Whether your buns live indoors or out, litter training has lots of benefits – both for them and you!
Rabbits are clean creatures who like their home to be cosy, dry and spick-and-span. And, as buns are generally pretty quick at picking things up, training them to use a litter tray is both possible – and practical.
Veterinary surgeon Brian Faulkner says: “Litter training rabbits can be beneficial for both you and your furry friends. When they have a dedicated place for toileting, their home is cleaner and more pleasant to live in. It’s also better for you, as it ultimately makes cleaning more straightforward.”
The benefits of litter training
Along with making it easier to keep your buns’ accommodation clean and hygienic, if you have house rabbits, litter training will help avoid most little accidents.
Rabbit behaviour and welfare expert Amy Pratt, known as The Bunny Lady, advises: “If your rabbit isn’t litter trained, you’ll have to watch them very closely when they are roaming free. Rabbit poop is easy to clean up, but their pee is another story. Rabbit pee can make stains on the walls and carpets that are difficult to remove. Once your rabbit is litter box trained, you won’t have to worry about following the rabbit around to make sure they’re not peeing everywhere. You can relax a little while your bun explores the house.”
Having a rabbit litter box (or boxes) will also help you keep track of their health.
Amy Pratt adds: “A rabbit’s litter box habits can tell you a lot about their health. You’ll be able to see exactly how much they’re pooping. Rabbits have a very sensitive digestive system. The amount, size, and shape of a rabbit’s poop can tell you a lot about the state of their health. Having all the poop in one place that you can easily clean out every day will help you stay on top of your rabbits’ health and catch any signs of sickness early.”
Rabbits choose their own toilet areas
In fact, rabbits will naturally choose a separate toilet area, well away from where they sleep. The RSPCA explains: “In the wild, rabbits naturally create ‘latrine’ areas for urine and droppings, and these are used to communicate with other rabbits and mark territory, so rabbits will often choose a particular corner(s) of their home to use as a toilet. The toilet area(s) should be separate to where rabbits’ sleep.”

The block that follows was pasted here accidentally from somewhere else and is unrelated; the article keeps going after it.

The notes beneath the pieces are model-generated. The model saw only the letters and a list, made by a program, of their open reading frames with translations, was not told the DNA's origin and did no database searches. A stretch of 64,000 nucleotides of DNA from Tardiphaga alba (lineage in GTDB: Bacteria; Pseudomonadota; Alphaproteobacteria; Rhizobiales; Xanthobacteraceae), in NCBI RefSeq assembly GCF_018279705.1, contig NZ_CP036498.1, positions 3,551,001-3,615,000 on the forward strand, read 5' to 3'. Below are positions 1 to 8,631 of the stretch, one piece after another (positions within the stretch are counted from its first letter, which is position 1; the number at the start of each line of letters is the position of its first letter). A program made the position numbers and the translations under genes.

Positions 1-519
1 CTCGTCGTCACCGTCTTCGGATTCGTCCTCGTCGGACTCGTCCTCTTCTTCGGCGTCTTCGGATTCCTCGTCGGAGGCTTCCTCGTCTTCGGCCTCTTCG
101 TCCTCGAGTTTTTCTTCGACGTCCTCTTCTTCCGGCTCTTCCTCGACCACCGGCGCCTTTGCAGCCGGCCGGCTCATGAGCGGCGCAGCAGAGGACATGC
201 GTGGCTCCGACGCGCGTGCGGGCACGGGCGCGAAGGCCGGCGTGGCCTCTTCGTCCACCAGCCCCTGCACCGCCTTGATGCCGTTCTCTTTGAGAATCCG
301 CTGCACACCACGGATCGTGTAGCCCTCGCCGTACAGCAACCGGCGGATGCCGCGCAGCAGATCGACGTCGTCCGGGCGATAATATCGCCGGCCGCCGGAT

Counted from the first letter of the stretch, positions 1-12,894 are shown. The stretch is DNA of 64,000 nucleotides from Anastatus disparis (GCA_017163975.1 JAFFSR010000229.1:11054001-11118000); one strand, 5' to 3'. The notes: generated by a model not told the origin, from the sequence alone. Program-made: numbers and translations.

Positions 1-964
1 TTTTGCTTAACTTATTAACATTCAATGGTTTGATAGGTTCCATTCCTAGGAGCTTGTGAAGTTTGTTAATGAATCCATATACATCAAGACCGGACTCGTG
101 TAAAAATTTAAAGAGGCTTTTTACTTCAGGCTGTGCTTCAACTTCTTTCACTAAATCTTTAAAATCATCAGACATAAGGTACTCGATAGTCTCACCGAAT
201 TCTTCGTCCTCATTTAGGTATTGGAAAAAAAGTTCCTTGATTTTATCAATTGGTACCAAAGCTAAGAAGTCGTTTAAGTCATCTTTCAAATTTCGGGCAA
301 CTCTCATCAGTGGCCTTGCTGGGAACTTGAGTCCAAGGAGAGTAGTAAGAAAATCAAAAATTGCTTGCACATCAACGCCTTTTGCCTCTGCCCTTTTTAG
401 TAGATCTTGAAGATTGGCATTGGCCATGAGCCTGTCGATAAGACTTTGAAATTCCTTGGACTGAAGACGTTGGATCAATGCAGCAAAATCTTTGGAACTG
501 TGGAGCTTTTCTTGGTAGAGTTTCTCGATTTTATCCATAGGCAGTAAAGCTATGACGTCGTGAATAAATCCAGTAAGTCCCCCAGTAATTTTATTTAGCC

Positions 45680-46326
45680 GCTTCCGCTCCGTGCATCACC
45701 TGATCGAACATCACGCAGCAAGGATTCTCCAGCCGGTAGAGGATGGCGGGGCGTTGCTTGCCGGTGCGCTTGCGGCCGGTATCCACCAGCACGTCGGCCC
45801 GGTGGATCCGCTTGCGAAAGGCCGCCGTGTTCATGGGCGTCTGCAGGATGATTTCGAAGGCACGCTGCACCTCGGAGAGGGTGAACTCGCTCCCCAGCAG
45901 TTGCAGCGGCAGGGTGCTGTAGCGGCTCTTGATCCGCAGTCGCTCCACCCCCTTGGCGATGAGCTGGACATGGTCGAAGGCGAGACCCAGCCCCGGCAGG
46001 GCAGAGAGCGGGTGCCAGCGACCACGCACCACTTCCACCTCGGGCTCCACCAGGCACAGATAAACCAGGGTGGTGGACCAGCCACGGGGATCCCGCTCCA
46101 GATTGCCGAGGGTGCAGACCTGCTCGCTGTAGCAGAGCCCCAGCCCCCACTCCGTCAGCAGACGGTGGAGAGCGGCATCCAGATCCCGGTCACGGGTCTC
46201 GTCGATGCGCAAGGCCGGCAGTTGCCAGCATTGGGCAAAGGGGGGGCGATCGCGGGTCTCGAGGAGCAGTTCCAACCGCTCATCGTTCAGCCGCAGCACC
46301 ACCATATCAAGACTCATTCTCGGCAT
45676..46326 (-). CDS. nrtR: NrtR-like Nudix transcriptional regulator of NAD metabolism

And, by watching out for your buns’ preferred toileting spots, you can place a litter tray where they’ll actually use it.
Rae Walters from the Rabbit Welfare Association & Fund (RWAF), which works to improve domestic rabbits’ health and welfare through campaigning, education and the most up-to-date advice, says: “You’ll probably find that your rabbits choose their own area for toileting, usually in a corner, so keep an eye on where they naturally gravitate to and set things up there. If in doubt, put the litter tray as far away as possible from where your rabbits sleep.”
How to train your rabbits to use a litter tray
RWAF recommends: “The quickest way to house-train your rabbits is to start off with a litter tray in a smaller area. Place the tray where they have chosen to ‘go’, or put some of their droppings and urine in the tray so that it smells right and encourages them to go in there. Keep them confined to this area and gradually increase the time and space they are allowed to access only once they are reliably using their tray.”
“Whether your bunnies are living indoors or outdoors, it’s a good idea to start litter training rabbits as soon as possible,” advises Brian Faulkner. “This training has no age limit, although rabbits do find learning easier as they age and develop.”
RWAF’s Rae Walters adds: “If there is a whoopsie, don’t chastise or punish your rabbits, since they may become afraid of you. Instead, clean up the mess with pet-safe cleaners and start again. Patience is important when litter training rabbits.”
Amy Pratt agrees: “Most of the time this whole process will only take a couple of weeks. But sometimes you’ll be dealing with a very stubborn rabbit who will need a little more time and patience while they figure out how to use the litter box correctly.”
TOP TIPS for litter tray success